## Great xkcd today

Great xkcd today

http://xkcd.com/

At the bottom, he claims some identities expressing some roots in terms of pi.

Is he right? What's the easiest way to prove these identities?

Sqrt(2) = 3/5 - pi/(7-pi)
 Recognitions: Homework Help Science Advisor wouldn't that identity imply that pi is an algebraic number?

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 Quote by flatmaster At the bottom, he claims some identities expressing some roots in terms of pi.
Pro-tip: the following two phrases are not synonymous:
• not all of these are wrong
• all of these are right

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## Great xkcd today

Pro-tip: Only one of those "identities" is true. Bonus points if you figure out which it is.

I'm still trying to figure out HOW said identity is true. It's really kind of cool.

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 Quote by Char. Limit Pro-tip: Only one of those "identities" is true. Bonus points if you figure out which it is. I'm still trying to figure out HOW said identity is true. It's really kind of cool.
Spoiler
It's a geometric series, if you can figure out what the complex part of the numbers are supposed to be.

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 Quote by Hurkyl It's a geometric series, if you can figure out what the complex part of the numbers are supposed to be.
Huh? I was talking about the cosine one.

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 Quote by Char. Limit Huh? I was talking about the cosine one.
So was I. IIRC you can also work it out with induction and the sum-of-cosines formula, but the trick to turn it into a geometric series is faster. Of course, it's a bit annoying extracting the answer after you use the trick. There's another trick you can do that I think works out, but I haven't bothered fleshing it out.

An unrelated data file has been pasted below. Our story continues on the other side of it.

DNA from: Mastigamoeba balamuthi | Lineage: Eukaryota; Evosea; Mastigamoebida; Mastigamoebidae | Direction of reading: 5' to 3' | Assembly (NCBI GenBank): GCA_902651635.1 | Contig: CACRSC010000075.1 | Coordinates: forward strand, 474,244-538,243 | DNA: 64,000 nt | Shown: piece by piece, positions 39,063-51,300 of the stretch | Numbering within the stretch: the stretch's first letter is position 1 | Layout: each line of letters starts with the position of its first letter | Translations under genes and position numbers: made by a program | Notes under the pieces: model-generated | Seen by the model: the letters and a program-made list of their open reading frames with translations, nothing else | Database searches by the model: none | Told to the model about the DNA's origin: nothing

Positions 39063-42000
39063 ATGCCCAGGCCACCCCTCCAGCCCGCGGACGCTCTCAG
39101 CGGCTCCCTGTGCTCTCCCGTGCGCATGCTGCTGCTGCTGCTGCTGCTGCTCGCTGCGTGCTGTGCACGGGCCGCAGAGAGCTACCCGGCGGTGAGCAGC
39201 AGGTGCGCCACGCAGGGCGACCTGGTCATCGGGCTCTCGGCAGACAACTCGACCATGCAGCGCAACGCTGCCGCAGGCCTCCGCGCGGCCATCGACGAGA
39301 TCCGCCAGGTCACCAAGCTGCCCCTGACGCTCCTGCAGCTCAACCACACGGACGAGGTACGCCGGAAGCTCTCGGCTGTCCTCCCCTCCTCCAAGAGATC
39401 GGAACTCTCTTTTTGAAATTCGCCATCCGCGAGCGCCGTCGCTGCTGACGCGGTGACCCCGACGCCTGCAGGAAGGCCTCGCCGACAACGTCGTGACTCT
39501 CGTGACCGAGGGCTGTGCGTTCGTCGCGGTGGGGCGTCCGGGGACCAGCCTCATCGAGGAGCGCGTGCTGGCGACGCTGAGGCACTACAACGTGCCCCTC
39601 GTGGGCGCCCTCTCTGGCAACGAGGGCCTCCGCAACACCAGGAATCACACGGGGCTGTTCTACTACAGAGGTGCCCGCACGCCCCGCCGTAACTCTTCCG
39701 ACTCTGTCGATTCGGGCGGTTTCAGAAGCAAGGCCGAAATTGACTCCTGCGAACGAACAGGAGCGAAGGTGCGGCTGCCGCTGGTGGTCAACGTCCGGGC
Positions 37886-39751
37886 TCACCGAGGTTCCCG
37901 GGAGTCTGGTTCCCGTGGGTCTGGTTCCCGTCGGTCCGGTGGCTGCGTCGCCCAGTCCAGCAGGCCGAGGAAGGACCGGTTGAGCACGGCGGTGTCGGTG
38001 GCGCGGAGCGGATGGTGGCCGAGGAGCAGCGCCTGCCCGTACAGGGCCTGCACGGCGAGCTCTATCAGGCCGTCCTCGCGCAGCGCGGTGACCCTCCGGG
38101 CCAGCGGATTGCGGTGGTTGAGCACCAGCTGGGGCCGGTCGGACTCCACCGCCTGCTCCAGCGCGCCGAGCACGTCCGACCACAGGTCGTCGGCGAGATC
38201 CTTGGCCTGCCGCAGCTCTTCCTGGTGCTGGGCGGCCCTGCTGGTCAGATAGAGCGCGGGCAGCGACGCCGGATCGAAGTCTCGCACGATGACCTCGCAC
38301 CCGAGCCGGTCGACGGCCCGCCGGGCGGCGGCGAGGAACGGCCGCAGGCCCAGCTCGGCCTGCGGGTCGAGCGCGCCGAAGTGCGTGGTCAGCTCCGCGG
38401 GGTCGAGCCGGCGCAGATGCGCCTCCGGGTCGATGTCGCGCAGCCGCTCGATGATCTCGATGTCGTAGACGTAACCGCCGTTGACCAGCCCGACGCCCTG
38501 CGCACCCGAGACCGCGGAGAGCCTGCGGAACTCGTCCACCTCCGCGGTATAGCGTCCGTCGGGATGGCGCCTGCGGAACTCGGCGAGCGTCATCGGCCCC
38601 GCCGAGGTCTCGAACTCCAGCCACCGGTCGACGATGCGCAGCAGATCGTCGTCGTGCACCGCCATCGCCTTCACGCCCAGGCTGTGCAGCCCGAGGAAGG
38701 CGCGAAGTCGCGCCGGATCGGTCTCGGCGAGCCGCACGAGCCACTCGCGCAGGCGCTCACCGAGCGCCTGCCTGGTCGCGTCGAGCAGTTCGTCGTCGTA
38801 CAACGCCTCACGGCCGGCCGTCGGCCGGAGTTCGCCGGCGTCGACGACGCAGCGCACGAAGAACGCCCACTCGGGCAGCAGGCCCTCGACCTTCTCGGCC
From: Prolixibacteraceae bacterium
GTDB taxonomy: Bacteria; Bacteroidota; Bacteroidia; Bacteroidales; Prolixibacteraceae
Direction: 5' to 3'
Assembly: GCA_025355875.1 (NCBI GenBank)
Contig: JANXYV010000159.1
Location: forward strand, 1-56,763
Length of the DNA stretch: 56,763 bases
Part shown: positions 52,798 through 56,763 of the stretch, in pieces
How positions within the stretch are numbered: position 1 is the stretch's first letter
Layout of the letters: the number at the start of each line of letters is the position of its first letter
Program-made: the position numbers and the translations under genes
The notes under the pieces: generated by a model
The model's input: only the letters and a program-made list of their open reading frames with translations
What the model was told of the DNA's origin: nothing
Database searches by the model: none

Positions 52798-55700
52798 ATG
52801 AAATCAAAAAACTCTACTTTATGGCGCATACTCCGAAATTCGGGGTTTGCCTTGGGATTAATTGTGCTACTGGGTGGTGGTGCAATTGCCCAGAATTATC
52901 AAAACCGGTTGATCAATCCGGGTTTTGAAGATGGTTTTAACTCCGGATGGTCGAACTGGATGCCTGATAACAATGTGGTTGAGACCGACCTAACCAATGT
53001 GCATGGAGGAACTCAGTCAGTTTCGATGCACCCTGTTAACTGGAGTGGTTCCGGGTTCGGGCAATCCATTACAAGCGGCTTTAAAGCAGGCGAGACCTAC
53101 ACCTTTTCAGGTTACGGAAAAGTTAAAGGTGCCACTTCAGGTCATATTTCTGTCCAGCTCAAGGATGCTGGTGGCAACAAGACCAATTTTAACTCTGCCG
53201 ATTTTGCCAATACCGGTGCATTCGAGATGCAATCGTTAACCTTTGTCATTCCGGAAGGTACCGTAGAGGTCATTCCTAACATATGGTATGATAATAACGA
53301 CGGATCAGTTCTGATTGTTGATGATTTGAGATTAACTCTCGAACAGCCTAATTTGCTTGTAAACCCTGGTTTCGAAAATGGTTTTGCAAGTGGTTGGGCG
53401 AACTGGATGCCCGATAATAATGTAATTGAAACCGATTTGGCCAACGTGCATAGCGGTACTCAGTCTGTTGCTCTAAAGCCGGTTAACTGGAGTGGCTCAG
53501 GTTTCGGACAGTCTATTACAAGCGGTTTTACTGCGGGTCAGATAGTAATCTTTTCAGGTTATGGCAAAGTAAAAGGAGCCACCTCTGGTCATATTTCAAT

Spoiler
cos x = Re{ exp(i x) }

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 Quote by flatmaster Great xkcd today http://xkcd.com/ At the bottom, he claims some identities expressing some roots in terms of pi. Is he right? What's the easiest way to prove these identities? Sqrt(2) = 3/5 - pi/(7-pi)
Squaring both sides results in the following equation which is false:

this is not even close
364 π+ 14 π^2 = 2009

 Quote by coolul007 Squaring both sides results in the following equation which is false: this is not even close 364 π+ 14 π^2 = 2009

Yes, and mathwonk first noted it without the operations: it'd imply $\pi$ is rational, which is false, of course.

DonAntonio
 So is there a simple identity for $\sum_{n}n^{-n}$?
 could I suggest linking to http://xkcd.com/1047/ instead, so that people on friday and so on don't become very confused reading this thread ;)